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Wheeled excavators have been staples in construction fleets throughout Europe and Asia for decades, but in the United States they’ve been slow to catch on, largely due to lack of available machines in the market. With several manufacturers, including Volvo, introducing a slew of new wheeled size classes into the North American market, there’s an opportunity for contractors to rethink the way they build their fleets. Here’s what you need to know about wheeled excavators.
1. You’re not sacrificing performance
A common misconception about wheeled excavators is that you lose the stability of a crawler. That is simply not the case. With outriggers, a wheeled excavator is every bit as stable as a comparable crawler — and you won’t be sacrificing on power, breakout/tearout forces, reach or digging depth, either.
2. They’re not just for roadside work
Wheeled excavators are great for roadside work due to their mobility and versatility. Not only can they work in narrow lanes for less traffic disturbance, but they’re able to easily transition from placing concrete barriers to digging after a quick attachment swap. But wheeled excavators can do so much more than just roadside work. Swap out an outrigger for a dozer blade, add a tilt rotator, and you have an incredibly versatile and mobile machine for utility installation. Outfit the machine with a hydraulically elevating cab and a grab arm with grapple for a mobile material handler. Add a guarding package and ventilation system, and it’s the perfect machine for waste handling. Add solid tires and a rotation grapple, and you can travel around a scrap yard with enough finesse to dismantle a car, component by component. Switch from a one-piece to two-piece boom for extra lift capacity in tight quarters. For added benefit, a short-swing wheeled excavator can turn within one lane of traffic. With this level of versatility, replacing a backhoe with a wheeled excavator starts to become a no-brainer for many applications.
3. You’ll save on labor and cleanup
With a top speed of 18.6 mph, you can avoid having to use a lowboy and a CDL for around-town work. Outfit the trailer with brakes, and you can haul up to an 8.5-ton trailer with all your supporting tools and attachments. That saves time and labor. Wheeled excavators don’t damage asphalt the way tracks do, which means less time and money spent on cleanup.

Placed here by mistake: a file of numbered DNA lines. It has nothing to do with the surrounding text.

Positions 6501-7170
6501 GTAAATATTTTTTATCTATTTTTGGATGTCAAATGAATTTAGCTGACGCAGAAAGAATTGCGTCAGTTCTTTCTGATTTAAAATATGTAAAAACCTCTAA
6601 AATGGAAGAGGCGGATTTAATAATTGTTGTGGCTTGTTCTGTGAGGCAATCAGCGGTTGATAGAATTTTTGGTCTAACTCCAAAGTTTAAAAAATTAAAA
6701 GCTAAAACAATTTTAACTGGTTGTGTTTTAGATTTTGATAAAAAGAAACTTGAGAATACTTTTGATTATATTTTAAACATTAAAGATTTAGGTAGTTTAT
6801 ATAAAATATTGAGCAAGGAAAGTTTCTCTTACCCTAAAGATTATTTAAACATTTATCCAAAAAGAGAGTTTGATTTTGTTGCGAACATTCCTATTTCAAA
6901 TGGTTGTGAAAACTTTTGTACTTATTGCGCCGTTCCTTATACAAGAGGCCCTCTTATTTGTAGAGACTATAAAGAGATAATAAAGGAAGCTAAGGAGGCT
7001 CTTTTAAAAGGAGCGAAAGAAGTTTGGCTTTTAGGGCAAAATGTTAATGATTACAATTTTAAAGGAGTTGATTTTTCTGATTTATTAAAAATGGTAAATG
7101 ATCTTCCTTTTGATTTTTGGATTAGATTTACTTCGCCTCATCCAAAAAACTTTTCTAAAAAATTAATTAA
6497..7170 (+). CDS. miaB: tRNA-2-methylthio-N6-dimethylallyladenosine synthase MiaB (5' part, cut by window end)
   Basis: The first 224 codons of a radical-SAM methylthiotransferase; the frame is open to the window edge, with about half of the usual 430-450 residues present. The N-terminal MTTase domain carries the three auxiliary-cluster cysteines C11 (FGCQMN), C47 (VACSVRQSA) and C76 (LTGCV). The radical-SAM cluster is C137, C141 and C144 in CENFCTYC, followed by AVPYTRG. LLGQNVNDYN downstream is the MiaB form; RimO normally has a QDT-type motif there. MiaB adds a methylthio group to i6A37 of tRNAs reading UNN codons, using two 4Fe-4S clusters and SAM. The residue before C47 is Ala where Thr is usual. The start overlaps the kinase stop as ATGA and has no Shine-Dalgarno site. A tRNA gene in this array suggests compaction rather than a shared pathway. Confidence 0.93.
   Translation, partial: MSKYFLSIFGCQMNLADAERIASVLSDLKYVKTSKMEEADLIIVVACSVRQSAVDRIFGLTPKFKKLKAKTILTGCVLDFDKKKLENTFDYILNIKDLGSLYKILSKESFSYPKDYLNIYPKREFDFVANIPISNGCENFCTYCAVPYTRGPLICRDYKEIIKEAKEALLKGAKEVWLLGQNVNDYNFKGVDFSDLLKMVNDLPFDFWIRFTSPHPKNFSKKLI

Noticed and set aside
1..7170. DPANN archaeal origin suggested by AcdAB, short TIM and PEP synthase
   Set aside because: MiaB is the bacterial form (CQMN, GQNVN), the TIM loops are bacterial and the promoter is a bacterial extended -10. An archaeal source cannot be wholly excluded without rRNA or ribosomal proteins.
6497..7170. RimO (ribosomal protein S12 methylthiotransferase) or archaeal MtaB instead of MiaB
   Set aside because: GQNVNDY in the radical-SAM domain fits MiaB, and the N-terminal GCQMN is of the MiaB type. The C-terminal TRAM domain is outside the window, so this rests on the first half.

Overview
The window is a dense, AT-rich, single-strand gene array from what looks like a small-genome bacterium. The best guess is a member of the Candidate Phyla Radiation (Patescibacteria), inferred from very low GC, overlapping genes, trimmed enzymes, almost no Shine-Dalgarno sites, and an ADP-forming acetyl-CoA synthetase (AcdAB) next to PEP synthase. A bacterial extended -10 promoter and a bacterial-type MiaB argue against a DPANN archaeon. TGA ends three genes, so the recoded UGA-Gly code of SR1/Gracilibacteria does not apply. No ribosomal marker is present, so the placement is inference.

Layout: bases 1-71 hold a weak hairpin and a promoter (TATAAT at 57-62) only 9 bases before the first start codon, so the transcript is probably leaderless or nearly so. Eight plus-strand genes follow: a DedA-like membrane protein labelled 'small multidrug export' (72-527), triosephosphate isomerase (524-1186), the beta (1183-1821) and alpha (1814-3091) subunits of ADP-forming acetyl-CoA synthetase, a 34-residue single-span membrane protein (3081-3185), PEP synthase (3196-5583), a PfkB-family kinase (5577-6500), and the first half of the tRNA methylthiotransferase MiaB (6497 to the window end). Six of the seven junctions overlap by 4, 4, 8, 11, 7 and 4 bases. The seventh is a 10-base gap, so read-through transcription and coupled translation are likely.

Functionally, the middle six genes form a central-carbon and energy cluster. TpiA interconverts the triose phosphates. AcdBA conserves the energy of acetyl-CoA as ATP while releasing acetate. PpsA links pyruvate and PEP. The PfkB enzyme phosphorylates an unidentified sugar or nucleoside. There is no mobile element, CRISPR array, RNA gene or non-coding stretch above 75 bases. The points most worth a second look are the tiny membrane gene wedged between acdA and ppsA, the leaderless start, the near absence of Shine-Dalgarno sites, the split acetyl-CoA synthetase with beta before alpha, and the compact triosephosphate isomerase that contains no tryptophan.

4. You’ll spend less time repositioning
Tilt rotators, such as the Steelwrist available on Volvo wheeled excavators, can drastically improve productivity. Not only do they allow for 360-degree rotation of the attachment, but also 45-degree tilt from the left or right sides. The Steelwrist also has a claw on the back — essentially a two-finger grapple — that makes it great for utility work. Imagine replacing a section of pipe. Simply park your machine in a stationary position and adjust the bucket angle to get the top, sides, and bottom of the pipe, and then rotate it 180 degrees, open the claw, grab the pipe, pull it out of the ground, use that same claw to lower in the replacement pipe, and the bucket can be rotated 180 degrees to start filling in the materials — all without repositioning the machine a single time.
5. You can expect more from Volvo
There are a number of differentiators you can expect from Volvo. First, the Smart View feature, which provides 360-degree aerial visibility of the machine’s surroundings from inside the cab. Secondly, Volvo wheeled excavators are now covered under the Lifetime Frame and Structure Warranty, which covers the boom and arm for the entirety of the initial period of ownership. Lastly, Volvo is undergoing a significant wheeled excavator lineup expansion. In addition to the EW60E, EW160E and EW180E, Volvo is adding a conventional swing EW220E and a EW240E material handler, as well as short swing EWR150E and EWR170E models — all in early 2018.
To learn more about Volvo wheeled excavators, visit volvoce.com/ExFactor.